I would like to transfer some properties in one LLC to another. A Title company told me I can transfer properties from one LLC to another by paying a 3% transfer fee + document preparation fees. Option #2 which is less expensive is to transfer from LLC to personal name then transfer to 2nd LLC and this will avoid the 3% transfer fee. Has anyone done option 2 before? Saving money would be great, bit I didn't know if this would increase my liability moving into my personal name for a short period of time? Would love your feedback, thanks!
Best bet it to talk to an attorney. There are a few options. Quick and dirty, if you own both LLCs, is to simply draft up a quitclaim deed and file it with the clerk of courts. You'll owe transfer taxes and future buyers may question the quitclaim. Another option is to merge the LLC, or have one become a parent to the other. Not sure if those would fit your goals though.
@Brent Tice , 3% of what? The value of the asset?
If you quit claim for Option #2, it'll take a few couples to properly clear with the Recorders office. If you're worried about something happening in that short period, pay the fee. If you're comfortable taking that risk, do Option #2.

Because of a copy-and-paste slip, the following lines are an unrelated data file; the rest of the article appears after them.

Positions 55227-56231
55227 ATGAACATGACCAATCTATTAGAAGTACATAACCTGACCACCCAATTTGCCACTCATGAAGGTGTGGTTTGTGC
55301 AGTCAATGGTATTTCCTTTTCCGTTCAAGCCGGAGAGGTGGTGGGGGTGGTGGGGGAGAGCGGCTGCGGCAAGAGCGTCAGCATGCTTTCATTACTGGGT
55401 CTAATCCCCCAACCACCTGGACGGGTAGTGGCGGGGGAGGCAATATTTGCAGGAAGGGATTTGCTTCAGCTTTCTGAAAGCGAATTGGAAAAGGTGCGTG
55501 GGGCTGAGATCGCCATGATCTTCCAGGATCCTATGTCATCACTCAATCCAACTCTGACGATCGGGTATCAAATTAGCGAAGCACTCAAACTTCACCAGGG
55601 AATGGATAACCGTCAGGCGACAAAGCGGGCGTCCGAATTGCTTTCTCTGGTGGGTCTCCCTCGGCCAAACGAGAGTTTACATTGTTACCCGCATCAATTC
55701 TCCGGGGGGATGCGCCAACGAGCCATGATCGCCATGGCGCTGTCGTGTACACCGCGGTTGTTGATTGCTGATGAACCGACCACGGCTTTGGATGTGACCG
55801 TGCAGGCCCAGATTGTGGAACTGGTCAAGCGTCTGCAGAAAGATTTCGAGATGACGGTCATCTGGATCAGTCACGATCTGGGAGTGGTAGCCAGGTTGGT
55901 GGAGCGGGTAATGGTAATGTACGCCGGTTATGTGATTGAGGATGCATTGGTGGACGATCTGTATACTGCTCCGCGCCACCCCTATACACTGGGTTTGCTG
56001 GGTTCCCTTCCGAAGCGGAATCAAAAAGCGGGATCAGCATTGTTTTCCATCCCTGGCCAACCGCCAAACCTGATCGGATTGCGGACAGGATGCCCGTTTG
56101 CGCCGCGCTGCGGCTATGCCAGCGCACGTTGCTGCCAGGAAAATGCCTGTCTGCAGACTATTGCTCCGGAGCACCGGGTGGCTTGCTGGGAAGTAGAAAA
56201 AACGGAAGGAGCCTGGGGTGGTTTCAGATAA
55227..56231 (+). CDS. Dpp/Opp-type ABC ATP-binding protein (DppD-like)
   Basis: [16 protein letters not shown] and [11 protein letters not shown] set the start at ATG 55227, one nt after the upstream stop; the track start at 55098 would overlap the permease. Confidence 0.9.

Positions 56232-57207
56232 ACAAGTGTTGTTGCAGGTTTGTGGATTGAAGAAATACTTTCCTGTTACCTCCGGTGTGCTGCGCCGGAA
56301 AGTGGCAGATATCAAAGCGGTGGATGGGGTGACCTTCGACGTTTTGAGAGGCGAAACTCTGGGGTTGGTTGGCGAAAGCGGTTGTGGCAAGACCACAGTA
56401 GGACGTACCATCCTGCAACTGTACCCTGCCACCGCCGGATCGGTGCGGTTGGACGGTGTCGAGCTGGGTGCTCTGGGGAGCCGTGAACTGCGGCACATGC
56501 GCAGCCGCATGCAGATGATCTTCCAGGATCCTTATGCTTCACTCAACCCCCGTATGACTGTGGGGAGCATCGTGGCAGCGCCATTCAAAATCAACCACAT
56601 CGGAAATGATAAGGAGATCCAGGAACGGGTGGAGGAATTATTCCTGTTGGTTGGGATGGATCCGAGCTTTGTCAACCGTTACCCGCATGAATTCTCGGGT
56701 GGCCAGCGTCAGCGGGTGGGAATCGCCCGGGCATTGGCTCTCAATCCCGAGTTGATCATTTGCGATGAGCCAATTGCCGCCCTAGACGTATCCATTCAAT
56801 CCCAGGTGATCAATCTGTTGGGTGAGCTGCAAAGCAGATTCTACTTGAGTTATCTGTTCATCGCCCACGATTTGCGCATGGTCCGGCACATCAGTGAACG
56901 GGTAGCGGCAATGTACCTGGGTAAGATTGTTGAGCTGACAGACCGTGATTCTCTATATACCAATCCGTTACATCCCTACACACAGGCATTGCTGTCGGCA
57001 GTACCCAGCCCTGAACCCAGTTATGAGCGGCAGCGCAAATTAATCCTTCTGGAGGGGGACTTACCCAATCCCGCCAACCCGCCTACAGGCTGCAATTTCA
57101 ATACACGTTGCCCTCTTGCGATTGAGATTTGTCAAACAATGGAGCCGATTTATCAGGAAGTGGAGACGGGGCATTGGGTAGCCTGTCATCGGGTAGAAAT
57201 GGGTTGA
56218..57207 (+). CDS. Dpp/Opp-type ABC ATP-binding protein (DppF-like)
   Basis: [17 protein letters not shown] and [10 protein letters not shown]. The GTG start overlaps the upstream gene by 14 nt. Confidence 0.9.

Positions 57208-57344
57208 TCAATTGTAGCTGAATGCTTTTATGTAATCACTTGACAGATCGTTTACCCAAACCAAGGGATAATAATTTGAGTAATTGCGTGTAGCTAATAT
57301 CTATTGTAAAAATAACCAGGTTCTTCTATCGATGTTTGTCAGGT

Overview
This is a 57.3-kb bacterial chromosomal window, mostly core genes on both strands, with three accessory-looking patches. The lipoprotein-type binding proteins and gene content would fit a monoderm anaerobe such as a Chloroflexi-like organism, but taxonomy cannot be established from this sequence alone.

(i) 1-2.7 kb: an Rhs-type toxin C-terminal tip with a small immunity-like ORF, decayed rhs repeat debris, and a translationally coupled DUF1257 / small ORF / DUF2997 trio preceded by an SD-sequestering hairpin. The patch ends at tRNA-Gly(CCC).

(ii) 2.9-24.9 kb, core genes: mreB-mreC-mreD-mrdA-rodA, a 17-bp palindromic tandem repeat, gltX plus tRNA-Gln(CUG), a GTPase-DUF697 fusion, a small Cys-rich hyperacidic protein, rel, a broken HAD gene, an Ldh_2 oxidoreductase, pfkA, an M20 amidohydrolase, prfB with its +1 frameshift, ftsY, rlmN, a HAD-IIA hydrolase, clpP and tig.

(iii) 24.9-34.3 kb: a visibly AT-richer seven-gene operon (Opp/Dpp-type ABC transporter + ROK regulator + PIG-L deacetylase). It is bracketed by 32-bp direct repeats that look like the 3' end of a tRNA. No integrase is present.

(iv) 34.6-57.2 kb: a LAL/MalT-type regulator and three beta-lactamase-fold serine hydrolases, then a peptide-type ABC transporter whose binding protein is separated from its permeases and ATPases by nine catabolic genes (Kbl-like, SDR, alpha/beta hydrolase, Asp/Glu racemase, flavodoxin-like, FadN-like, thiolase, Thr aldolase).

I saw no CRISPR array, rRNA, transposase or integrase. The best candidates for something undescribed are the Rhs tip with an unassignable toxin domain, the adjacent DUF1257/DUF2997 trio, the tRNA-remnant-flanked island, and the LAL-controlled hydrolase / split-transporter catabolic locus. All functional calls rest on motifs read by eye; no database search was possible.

Also, I would clarify with your mortgage company. You might not be able to transfer to another LLC or yourself without pre-payment penalties. You can ignore and take that risk if you wish to still transfer.
Yes I think it is 3% or market value. I am trying to spread out risk by moving some properties. I did contact the bank as well about this. Thanks for your feedback.
Sean looking for some clarity, what do you mean by merging the LLC? Also why would you set one up to be a parent of the other,I haven't heard of that? Thanks!
@Brent Tice , I noticed in the comments above some suggestions of merging and creating parent/child structures. Here is a link that can help you get a better understanding of a merge. As far as creating parent/child structures, one way requires incorporation as a series LLC. That is done in States that support series LLC like Texas, but not Wisconsin. From my understanding Delaware was the first state to enact legislation authorizing the creation of series LLCs. Several states have followed suit including Illinois, Iowa, Nevada, Oklahoma, Tennessee, Texas, Utah and Puerto Rico.
You can create the parent subsidiary relationship with traditional LLCs in the other states (It is just easier with series LLCs!). Check out this link.
Hope this helps!